Multi-tenant Database Introduction

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Dear Readers,

In this article, we will see the following Multitenant Database Introduction

A Container database (CDB) is made up of the following containers:

There is one root container which stores the Oracle supplied metadata like the PL/SQL data dictionary packages and the common users. This root container is referred to as CDB$ROOT. One seed Pluggable Database (PDB) which is a system supplied template which can be used to create new PDB’s. This seed PDB is called PDB$SEED.


To find out if the database has been created as a CDB or not, just check the column called CDB in the view V$DATABASE.


Let’s check the ORACLE_SID:


There is just one SID; not one for each PDB. Now, let’s check for the processes “pmon”:


As you can see, the only instance running is CONA (the CDB). There is no instance for the PDB named PDB1. You can create as many of these PDBs on this CDB called CONA. There will be no additional instance. PDBs are simply hosted on the CDBs. So in effect these PDBs are like virtual machines running on a physical machine in a virtual machine context.


Since the CDB is the only real database, all the physical database components such as the Automatic Diagnostic Repository (ADR) is associated with it.


Let’s check the ADR using the ADRCI command line utility:


As you see from the output, there is only one ADR home – that for CONA (the CDB). There is no separate ADR for the PDBs.

You can check the containers (or PDBs) created in a database in a view named V$PDBS, which is new in Oracle Database 12c.

Note how the DBIDs are also different for each PDB. There are two striking oddities in this output:

  • There is no CON_ID of 1. There is a special container called the “root” container, known as CDB$Root that is created to hold the metadata. This container has the CON_ID of 1.
  • There is a PDB called PDB$SEED, which is something we didn’t create. There are new built-in functions to identify PDBs from their details without querying the V$PDBS view. Here is an example how to identify the container ID from the name:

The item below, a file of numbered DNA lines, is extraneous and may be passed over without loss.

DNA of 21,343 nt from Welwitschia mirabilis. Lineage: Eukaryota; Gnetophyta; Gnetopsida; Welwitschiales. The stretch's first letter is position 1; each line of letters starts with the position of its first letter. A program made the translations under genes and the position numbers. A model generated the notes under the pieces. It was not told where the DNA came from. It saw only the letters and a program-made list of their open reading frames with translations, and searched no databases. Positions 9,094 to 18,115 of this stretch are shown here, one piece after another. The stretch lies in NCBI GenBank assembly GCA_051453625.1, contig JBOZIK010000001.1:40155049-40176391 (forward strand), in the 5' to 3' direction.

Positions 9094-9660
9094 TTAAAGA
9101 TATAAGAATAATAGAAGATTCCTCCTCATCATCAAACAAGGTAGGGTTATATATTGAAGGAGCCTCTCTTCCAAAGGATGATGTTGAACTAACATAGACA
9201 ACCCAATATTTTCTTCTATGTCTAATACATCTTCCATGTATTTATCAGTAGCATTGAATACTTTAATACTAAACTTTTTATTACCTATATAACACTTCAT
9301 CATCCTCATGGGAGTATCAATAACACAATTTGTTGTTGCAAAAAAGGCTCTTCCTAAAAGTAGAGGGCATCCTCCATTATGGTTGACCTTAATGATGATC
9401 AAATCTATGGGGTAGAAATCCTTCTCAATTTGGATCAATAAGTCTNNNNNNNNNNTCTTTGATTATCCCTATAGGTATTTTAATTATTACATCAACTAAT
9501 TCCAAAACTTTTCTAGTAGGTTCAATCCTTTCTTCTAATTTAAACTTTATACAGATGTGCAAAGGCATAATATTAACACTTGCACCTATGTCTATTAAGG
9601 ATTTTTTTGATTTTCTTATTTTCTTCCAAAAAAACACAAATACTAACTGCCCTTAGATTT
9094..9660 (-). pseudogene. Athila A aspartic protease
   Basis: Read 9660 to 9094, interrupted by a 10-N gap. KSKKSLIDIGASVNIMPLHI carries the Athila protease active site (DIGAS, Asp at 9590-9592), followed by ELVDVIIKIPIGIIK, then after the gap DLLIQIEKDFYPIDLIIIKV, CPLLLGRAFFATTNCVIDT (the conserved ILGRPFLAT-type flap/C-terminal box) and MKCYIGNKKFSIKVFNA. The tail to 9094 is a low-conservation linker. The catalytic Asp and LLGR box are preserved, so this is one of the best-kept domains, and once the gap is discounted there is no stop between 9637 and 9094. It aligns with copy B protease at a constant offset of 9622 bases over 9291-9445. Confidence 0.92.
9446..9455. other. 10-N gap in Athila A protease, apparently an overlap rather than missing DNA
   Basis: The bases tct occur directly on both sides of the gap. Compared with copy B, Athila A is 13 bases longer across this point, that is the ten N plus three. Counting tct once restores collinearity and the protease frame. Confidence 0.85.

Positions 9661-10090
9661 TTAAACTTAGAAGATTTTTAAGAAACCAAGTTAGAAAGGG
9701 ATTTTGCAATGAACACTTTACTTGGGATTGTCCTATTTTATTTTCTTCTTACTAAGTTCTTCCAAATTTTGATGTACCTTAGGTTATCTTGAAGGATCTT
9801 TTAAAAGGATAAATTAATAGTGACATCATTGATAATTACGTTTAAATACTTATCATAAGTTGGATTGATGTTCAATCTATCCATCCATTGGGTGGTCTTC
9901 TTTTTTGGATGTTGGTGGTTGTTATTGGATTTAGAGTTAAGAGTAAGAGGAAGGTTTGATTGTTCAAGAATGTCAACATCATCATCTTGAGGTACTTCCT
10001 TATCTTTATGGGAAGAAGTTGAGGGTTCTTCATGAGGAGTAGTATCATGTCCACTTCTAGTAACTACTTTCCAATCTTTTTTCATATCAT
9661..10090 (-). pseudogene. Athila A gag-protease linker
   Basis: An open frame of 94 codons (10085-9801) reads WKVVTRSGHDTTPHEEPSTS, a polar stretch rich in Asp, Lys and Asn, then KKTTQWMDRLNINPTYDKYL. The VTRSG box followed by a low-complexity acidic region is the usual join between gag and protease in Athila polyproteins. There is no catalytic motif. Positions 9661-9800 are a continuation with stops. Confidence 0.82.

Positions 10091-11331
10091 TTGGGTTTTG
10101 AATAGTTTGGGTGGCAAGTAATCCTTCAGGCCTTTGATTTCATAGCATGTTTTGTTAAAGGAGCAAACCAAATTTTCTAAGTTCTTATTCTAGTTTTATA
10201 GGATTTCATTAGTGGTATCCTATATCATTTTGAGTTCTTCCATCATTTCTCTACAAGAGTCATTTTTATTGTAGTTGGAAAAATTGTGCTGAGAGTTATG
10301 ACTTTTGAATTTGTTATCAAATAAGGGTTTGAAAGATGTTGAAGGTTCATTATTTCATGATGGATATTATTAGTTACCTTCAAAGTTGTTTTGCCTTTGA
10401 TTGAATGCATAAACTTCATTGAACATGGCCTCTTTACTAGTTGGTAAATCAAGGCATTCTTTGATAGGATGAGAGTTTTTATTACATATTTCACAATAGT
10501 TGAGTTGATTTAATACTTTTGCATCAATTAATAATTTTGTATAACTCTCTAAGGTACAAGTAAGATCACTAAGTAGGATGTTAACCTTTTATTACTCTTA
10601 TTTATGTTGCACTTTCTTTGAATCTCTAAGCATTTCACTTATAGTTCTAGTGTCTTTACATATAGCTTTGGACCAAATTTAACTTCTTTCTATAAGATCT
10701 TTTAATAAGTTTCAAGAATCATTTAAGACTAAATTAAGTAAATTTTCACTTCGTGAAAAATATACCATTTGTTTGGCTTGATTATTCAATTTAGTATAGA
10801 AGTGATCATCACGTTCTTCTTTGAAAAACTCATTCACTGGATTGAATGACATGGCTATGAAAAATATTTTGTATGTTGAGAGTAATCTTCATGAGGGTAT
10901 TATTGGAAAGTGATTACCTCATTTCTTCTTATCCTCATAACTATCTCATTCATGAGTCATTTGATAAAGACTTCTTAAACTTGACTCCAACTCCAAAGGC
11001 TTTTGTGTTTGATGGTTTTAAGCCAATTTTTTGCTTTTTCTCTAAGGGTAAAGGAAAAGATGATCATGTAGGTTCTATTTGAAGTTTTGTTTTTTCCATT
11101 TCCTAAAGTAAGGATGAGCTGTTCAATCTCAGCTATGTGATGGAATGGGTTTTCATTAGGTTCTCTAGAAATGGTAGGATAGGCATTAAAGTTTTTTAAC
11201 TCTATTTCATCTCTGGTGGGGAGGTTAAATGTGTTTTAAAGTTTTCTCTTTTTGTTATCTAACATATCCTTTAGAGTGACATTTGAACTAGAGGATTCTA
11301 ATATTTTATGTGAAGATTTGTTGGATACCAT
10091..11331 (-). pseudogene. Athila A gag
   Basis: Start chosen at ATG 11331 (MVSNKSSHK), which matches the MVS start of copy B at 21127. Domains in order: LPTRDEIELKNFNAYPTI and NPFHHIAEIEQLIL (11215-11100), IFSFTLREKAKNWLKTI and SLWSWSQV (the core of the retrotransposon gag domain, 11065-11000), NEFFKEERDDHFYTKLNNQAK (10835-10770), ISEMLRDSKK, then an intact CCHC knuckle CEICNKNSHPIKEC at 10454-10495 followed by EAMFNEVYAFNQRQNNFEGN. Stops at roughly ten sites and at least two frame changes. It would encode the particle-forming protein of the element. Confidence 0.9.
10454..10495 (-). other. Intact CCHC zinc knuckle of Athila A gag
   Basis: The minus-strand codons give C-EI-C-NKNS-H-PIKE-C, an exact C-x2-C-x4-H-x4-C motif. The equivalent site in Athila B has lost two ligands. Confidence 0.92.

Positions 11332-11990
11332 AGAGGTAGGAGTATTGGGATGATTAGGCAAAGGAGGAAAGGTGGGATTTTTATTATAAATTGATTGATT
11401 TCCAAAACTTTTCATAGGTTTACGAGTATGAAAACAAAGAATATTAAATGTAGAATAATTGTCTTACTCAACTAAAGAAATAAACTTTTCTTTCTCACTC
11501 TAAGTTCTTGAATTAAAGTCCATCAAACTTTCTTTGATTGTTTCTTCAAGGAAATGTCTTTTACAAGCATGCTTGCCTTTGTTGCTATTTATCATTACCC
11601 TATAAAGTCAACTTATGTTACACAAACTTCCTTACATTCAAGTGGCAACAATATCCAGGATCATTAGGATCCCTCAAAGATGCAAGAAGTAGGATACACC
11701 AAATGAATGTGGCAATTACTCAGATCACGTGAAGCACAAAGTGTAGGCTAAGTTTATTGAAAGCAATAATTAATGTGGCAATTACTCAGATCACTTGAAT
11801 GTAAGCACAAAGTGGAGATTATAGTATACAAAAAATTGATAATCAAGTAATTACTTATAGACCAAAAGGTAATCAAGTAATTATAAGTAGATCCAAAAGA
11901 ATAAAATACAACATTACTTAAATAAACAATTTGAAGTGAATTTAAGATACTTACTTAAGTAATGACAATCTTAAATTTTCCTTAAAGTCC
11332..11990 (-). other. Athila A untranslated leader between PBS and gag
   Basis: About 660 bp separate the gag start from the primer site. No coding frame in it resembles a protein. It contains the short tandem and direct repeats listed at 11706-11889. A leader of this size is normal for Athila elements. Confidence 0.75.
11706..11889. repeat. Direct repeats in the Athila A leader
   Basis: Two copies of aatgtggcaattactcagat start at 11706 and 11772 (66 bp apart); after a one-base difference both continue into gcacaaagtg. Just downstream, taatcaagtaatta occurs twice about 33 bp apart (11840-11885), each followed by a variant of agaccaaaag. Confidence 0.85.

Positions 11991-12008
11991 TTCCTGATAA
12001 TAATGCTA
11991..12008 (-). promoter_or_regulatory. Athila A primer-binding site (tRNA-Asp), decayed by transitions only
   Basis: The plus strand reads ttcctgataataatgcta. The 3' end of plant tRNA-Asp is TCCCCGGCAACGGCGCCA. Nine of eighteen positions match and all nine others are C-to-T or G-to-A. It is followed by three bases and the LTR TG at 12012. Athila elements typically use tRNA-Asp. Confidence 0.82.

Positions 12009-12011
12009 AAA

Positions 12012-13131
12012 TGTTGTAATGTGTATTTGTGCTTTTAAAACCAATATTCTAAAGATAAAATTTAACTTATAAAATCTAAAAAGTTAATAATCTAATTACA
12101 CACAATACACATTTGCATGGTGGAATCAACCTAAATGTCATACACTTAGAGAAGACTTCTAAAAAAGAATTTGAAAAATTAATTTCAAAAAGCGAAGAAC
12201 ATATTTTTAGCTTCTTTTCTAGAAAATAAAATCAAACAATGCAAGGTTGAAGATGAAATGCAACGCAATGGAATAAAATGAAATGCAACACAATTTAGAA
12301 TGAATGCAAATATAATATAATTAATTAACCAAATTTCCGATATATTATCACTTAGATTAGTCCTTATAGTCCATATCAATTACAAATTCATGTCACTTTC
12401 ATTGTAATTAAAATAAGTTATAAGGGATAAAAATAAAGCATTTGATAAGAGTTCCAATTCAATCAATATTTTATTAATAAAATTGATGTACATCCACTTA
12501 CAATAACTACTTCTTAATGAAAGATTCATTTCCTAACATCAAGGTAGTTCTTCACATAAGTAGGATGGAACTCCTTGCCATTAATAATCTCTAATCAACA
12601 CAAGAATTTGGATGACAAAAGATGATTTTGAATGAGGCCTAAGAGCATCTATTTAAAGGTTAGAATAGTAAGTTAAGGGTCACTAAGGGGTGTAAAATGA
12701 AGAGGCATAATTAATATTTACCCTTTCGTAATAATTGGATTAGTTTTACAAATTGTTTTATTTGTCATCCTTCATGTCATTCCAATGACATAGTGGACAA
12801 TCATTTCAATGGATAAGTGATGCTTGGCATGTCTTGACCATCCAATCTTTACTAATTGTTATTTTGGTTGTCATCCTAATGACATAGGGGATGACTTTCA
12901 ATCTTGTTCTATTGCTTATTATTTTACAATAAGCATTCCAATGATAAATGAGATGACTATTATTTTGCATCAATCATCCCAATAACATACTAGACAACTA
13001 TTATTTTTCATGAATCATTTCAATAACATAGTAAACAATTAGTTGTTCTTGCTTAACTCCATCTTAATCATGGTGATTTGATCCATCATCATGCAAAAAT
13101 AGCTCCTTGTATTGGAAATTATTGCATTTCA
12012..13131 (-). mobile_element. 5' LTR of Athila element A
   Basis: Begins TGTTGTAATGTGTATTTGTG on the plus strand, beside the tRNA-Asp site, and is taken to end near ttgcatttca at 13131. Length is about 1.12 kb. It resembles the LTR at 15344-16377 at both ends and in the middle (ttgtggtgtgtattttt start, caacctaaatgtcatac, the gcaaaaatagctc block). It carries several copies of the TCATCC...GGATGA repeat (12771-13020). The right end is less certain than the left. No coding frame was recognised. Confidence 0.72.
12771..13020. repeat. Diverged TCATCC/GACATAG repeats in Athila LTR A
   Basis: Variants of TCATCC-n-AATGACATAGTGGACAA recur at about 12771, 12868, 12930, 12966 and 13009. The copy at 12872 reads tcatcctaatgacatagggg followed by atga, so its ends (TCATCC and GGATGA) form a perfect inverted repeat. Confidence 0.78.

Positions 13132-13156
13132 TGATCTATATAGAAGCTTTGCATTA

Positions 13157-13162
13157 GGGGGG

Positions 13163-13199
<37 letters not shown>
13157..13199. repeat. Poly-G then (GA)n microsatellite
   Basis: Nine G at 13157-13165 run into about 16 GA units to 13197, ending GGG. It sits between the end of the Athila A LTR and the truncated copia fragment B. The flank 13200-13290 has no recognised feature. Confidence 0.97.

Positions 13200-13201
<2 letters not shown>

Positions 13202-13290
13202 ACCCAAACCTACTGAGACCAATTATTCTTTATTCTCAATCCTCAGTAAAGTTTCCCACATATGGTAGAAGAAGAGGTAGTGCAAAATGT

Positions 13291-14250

And, here is how you can get the container ID from the DBID:

Operating on Specific PDBs


The next big question is considering the unusual nature of the PDBs (they are virtual inside a real database) how you can operate on a specific PDB.


Below are the different types:


  1. 1. Session Variable: You can set a session variable called container to the name of the PDB you want to operate on. First connect to the CDB as usual. Here is how I connected as the SYSDBA user:

  2. Now all commands in this session will be executed in the context of the PDB called PDB1. For instance suppose you want to shutdown the PDB named PDB1, you would issue:


Only the PDB called PDB1 will be shut down, other PDBs will not be affected. 


  1. 2. Service Name: When you create a PDB, Oracle automatically adds it as a service in the listener. You can confirm it by looking at the listener status:


The service “pdb1” actually points to the PDB called PDB1. It’s very important to note that that this is not a service name in initialization parameter of the database, as you can see from the service_names parameter of the database.


You can place that service name in an entry in the TNSNAMES.ORA file. Then you can connect to PDB1 using the connect string:



  1. Using TWO_TASK: A third way is by defining the TWO_TASK operating system variable to point to the PDB you want to connect to:
    [oracle@prosrv1 schema]$ export TWO_TASK=PDB1

And, then you can connect as usual without giving a connect string:

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Note: Please test scripts in Non Prod before trying in Production.
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